I must confess that I’m growing weary of hearing Trump’s critics expressing their incredulity at his actions. The refrain from this group is that Trump’s actions are irrational and are almost always at odds with the facts.
I couldn’t agree more, but at some point, it’s important to understand that no amount of fact checking is going to change the mind of an ardent Trump supporter. In fact, the backfire effect would indicate that the opposite could occur – providing contrary evidence to a person with an emotionally held position may actually reinforce the position they hold. 
Mooney has written about the concept of how neuroanatomical differences in the brain may influence an individual’s perception of what is fact versus fiction.  It’s an interesting mental exercise to try to wrap your head around the idea that “facts” may not be absolute and may depend on the relative activity of your amygdala versus your anterior cingulate cortex. Mooney’s suggestion is that conservatives have a more active amygdala – the brain’s fear center – and as such their actions are driven more by “protecting self” versus openness to experience.
Does that sound familiar? It should. Demagoguery is the bedrock of Trump’s messaging to his base. Fear of migrants, fear of Muslims, fear of skin that is not white. His supporters, driven by their active amygdalas, will not change their views even when presented with clear facts showing they are wrong.  Facts are a distraction to these people – they’re in survival mode and all they need is a strong protector to ensure their survival – a strong chief for their tribe.
How did we get here?
Emotions are easy and are encoded in our DNA. If you think about how humans lived a few hundred thousand years ago, emotions were critical to survival. One did not reason with a saber toothed tiger. There were two steps for survival: Identify the threat and react. In that historical scenario, thinking would lead to hesitation and being the tiger’s dinner!
I would suggest that the fear response in humans has not evolved all that much in 100,000 years. At some primal level, our actions are guided by the imperative to survive existential threats. A fact-based, logical approach to human life is relatively new on our evolutionary pathway. We’re still struggling with it.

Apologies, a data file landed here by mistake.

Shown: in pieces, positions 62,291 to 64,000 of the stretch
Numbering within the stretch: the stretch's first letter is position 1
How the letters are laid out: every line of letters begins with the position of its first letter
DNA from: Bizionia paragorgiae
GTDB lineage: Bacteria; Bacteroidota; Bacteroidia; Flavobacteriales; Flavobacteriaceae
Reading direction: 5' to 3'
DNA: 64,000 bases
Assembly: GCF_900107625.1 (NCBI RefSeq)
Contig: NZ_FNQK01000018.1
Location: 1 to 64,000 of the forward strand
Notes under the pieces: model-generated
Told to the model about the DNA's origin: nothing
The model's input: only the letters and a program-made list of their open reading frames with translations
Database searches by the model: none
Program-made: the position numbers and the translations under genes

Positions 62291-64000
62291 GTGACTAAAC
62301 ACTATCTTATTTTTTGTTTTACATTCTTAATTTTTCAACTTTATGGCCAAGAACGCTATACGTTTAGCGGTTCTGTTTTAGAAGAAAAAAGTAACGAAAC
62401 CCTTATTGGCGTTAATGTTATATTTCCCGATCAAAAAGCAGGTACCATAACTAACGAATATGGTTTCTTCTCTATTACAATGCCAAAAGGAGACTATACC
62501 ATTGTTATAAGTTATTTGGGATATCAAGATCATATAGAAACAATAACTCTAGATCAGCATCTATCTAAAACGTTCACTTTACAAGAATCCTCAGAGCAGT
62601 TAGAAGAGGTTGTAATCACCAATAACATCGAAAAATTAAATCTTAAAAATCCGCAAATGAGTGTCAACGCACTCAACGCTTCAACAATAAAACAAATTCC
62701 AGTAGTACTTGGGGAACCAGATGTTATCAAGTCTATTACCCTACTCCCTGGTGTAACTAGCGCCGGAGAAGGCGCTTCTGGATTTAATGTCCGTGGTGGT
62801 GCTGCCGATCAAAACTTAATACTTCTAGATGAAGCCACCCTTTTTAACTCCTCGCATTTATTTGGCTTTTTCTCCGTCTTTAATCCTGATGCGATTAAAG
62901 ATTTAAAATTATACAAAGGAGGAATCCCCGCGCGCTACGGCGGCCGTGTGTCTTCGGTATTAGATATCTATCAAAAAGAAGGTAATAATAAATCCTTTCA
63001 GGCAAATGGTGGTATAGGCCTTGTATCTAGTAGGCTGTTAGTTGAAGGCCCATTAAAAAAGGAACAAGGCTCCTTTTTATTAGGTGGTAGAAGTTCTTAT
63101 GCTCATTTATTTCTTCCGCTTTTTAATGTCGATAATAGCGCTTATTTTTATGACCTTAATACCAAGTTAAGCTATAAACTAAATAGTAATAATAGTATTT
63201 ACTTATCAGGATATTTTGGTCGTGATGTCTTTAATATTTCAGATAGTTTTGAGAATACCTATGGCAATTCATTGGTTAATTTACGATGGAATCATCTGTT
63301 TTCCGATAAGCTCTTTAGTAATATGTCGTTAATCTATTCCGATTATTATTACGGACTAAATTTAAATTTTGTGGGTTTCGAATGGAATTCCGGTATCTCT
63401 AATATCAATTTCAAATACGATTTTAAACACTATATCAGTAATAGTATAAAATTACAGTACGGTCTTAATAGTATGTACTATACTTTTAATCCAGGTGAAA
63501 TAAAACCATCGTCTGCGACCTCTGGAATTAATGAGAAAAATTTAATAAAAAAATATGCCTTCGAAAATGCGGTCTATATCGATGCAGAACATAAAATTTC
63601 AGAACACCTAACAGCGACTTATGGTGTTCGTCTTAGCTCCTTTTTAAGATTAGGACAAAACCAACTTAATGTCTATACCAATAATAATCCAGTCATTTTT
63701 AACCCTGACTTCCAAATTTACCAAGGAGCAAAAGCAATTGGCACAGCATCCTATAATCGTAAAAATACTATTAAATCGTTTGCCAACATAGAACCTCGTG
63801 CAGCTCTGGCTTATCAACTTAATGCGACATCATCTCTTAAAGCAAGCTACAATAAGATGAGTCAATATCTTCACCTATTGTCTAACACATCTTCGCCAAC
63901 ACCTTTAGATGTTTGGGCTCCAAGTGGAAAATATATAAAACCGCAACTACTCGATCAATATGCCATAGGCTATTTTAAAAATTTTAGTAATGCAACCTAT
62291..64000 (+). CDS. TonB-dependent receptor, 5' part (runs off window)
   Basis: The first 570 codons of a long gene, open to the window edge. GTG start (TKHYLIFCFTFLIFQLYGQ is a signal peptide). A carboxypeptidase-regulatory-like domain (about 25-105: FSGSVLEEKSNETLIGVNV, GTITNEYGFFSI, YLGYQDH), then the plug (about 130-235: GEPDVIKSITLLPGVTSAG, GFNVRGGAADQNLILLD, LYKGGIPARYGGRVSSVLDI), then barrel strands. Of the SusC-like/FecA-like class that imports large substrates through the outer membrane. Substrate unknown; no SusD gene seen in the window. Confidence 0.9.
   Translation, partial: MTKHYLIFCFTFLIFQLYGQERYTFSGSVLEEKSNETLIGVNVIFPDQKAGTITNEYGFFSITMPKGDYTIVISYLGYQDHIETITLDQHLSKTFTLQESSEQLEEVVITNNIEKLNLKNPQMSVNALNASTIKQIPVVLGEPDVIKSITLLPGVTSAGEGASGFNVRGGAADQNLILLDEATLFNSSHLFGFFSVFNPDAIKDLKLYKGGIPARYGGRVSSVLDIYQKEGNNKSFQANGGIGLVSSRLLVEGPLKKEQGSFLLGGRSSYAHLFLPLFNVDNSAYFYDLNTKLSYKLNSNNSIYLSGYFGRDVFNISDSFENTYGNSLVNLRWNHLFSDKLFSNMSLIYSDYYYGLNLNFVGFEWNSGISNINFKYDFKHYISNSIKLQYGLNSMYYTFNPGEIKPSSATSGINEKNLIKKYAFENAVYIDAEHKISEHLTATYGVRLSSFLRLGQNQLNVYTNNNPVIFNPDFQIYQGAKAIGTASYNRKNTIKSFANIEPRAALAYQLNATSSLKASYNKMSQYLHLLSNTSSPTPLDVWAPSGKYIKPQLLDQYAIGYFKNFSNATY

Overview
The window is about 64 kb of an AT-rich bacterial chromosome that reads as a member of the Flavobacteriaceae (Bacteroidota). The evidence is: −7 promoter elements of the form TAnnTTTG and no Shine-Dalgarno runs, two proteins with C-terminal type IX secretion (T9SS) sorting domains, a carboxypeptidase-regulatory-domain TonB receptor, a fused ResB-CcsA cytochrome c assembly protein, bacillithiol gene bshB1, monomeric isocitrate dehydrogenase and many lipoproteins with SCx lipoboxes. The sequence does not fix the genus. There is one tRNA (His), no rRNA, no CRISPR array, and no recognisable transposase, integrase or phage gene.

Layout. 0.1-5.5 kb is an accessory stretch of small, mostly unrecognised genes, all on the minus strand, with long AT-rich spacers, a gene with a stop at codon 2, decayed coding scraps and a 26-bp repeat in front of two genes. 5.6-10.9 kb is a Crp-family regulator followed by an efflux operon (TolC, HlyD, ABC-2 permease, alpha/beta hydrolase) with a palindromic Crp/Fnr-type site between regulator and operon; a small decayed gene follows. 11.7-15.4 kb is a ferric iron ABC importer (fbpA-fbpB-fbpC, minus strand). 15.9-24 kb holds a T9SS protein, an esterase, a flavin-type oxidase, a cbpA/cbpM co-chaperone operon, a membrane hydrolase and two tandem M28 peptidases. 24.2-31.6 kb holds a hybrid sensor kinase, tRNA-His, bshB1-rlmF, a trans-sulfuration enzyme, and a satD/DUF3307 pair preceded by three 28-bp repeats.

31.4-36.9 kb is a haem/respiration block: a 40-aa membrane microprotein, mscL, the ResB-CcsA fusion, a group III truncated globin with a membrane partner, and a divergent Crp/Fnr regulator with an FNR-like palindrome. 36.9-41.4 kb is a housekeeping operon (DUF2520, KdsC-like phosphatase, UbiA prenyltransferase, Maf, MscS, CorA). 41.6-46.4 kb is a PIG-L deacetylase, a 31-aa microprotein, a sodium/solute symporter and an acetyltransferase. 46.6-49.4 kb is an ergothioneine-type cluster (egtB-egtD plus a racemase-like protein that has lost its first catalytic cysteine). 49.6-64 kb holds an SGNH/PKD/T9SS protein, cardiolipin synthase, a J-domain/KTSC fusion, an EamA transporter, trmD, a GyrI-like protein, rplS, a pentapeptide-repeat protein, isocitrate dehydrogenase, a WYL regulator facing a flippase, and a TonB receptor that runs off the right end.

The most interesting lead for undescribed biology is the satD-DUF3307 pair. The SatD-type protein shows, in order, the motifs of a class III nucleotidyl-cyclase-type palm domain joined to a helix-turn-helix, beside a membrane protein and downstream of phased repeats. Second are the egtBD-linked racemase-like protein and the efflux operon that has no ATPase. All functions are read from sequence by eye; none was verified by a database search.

What’s changed in the last decade is that technology has enabled us to self-select information that reinforces those threats. Haidt has suggested that it is a natural human tendency for humans to take a position based on emotion and then find “facts’ to support that position.  With today’s internet and 24-hour self-serve cable, it’s trivial for that to happen. One need only look at Twitter to see how effectively people can self-organize into information cocoons forming highly effective positive feedback loops that reinforce whatever position one wants.
Trump is the inevitable nadir of a world where technology has enabled humans to abandon critical thinking and effortlessly embrace the emotional side of our nature. He is a charlatan who has recognized that facts are irrelevant in motivating a segment of the population and that stoking fears is an effective way to gain support – at least for some. Fear is a formidable adversary in a confrontation with facts.
Influencing the fearful
If one’s goal is to persuade a Trump support they are wrong, then first and foremost – good luck! Second, forget citing facts and figures – even those that unambiguously show that Trump’s policies are hurting them. The only way to influence is to converse and connect on an emotional level. For some of us, that’s nearly impossible when there are so many facts at our disposal.
Save the facts for your social media accounts where they will be enthusiastically received and validated by your like-minded friends, However, if you find yourself wanting to engage with a Trump supporter (good for you), tell them your visceral fears of where America is heading – they will probably relate to your being afraid and you may have a springboard for a discussion.